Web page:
In most cases, there is usually a crisis or precipitating event that propels the family or organizational system to seek outside help. Paternalists rarely are able to effect any kind of significant change without seeking the assistant of a seasoned family business consultant who has experience with creating the necessary changes in the leadership and culture.

Why is Trust so Fundamental and So Fundamentally Important?

By Terri Bennink On July 17, 2012

“Trust men & they will be true to you; treat them greatly, & they will show themselves great.”

Ralph Waldo Emerson

The word “trust “ has become tossed around so much in the literature of organizations and family business. It is analogous to the word “love” in that it is seen as important, even essential, but has become so overused that it is difficult to ascertain its exact meaning and its exact best place in terms of utility.

A colleague of mine once defined trust as “the confidence I have that you will act in my best interest in my absence”.  I appreciate both the profoundness and the simplicity of this definition. Certainly, any valid definition of the concept would include both a positive predictability and confidence of “having one’s back”.

The famed developmental theorist and psychologist, Erik Erikson postulated that the development of the capacity for trust begins very early with an infant forming the basis for trusting relationships if their caregivers are consistent with food, nurturing, and responsiveness to their needs. If the caregivers are unable to meet these needs with positive consistency, the child carries deficits in building trust into their adulthood.

The concept and phenomenon of trust is so fundamental to the health of relationships, organizational and family systems as it is the basic building block of communication. In essence, trust is the variable that enables us to more accurately hear what a person is actually trying to convey to us. When we trust someone, we are more likely to fill in the blank positively about what they haven’t said or if they accidently misspeak. We will assume good intent, and actually hear what they say more congruently with what their actual intent is.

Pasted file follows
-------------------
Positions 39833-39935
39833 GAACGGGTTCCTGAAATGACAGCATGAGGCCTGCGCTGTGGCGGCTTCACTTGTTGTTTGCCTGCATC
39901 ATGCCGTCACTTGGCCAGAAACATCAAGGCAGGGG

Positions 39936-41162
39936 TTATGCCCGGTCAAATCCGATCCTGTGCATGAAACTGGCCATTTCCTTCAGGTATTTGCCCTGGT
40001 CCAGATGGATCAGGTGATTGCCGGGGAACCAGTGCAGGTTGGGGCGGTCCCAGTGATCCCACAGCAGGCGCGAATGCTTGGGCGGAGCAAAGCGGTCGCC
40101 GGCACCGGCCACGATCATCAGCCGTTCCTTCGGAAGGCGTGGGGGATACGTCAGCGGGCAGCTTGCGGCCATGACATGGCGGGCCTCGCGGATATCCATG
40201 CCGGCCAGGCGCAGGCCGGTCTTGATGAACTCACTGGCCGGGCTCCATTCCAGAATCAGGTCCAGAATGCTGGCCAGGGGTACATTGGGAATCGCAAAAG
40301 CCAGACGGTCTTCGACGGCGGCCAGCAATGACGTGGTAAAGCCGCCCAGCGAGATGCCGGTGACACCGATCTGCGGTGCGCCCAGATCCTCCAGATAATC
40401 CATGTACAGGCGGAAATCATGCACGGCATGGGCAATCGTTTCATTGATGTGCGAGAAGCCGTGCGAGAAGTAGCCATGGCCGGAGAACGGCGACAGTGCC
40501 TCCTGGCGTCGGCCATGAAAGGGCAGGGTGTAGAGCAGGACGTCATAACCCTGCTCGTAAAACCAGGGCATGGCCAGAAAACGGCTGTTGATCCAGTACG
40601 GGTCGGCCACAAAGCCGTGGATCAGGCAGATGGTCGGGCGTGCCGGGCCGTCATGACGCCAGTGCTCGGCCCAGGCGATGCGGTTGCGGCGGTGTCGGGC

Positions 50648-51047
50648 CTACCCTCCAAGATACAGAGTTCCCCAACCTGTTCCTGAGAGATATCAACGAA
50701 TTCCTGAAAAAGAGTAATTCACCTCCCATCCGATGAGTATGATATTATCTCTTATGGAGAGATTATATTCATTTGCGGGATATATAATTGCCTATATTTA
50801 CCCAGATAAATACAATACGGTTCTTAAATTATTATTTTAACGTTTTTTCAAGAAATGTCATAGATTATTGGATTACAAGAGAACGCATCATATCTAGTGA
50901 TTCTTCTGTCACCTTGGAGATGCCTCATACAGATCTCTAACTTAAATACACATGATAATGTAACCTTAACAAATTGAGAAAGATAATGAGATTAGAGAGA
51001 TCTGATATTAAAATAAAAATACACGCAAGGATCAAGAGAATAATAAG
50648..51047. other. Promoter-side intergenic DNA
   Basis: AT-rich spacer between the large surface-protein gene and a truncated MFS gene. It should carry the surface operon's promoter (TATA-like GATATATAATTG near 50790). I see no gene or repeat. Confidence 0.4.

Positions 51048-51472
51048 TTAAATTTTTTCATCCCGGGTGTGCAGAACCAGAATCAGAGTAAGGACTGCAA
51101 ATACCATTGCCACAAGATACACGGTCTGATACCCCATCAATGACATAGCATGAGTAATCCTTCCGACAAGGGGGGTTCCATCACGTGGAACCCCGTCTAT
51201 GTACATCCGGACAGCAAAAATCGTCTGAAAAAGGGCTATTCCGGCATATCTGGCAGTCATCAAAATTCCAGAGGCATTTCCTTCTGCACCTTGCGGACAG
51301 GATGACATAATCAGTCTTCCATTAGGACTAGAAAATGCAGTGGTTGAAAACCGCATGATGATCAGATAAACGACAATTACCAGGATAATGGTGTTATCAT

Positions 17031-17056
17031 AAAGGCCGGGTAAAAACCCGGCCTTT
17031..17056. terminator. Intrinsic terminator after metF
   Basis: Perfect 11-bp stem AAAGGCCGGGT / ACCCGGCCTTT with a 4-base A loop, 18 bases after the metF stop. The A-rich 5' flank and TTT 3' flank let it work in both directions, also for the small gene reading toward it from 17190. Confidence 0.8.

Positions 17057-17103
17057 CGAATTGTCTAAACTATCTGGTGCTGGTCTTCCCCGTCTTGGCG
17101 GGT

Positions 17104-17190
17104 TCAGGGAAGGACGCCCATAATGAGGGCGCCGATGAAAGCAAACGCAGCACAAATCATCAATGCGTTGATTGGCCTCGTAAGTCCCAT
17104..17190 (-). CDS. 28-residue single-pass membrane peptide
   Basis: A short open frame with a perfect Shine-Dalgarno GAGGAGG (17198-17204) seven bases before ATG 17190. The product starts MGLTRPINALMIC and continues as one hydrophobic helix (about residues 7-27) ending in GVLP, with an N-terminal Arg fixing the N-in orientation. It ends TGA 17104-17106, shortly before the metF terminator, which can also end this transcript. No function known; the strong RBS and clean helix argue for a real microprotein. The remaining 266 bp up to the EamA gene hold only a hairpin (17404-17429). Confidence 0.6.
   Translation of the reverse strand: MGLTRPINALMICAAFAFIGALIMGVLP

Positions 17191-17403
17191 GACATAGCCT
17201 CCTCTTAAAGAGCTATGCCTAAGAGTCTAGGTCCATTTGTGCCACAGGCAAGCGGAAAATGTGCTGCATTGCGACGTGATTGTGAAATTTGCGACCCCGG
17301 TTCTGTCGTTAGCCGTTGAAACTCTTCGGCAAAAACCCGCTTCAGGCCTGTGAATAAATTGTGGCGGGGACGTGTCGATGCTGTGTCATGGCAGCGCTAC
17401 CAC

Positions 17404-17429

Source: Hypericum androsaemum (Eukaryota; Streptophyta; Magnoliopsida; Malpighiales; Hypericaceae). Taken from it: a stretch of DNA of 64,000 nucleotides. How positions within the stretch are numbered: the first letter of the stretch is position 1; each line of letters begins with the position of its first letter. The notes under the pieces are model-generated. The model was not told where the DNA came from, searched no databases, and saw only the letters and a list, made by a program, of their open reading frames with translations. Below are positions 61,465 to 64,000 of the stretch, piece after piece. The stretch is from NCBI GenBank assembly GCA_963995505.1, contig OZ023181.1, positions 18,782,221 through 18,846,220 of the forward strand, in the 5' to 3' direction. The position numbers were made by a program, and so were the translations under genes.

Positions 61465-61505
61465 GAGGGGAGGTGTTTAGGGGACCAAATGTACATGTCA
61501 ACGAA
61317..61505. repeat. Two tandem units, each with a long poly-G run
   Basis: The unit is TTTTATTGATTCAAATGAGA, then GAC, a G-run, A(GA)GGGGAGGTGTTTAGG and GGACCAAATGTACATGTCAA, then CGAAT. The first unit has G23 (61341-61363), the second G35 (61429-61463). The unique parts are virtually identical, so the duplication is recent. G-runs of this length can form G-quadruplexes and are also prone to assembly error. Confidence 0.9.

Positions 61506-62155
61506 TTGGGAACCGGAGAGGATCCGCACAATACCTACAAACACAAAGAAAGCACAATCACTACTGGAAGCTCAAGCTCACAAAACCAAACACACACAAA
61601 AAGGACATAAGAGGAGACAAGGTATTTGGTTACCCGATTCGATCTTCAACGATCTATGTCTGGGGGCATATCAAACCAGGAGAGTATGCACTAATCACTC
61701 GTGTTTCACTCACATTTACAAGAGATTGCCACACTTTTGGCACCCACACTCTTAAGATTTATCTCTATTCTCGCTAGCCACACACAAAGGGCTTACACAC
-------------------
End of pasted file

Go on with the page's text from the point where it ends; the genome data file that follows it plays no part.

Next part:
Many years ago, another colleague friend of mine worked with the Peace Corps on a project where he would interview potential candidates for selection.  He and his fellow interviewers became interested in whether you could actually trust what the candidates were saying in the interview. They decided to do an experiment with two groups, one of which they assumed that the interviewees were telling the truth, and the other where they assumed that the interviewees were lying. They then recorded their impressions and had an independent group work to verify the truthfulness of the responses independently. They concluded that when they believed that the candidates were telling the truth they made significantly fewer mistakes in their perceptions and assumptions about what is was they were saying. In other words, they were more accurate in their assessment when they assumed good intent and truthfulness.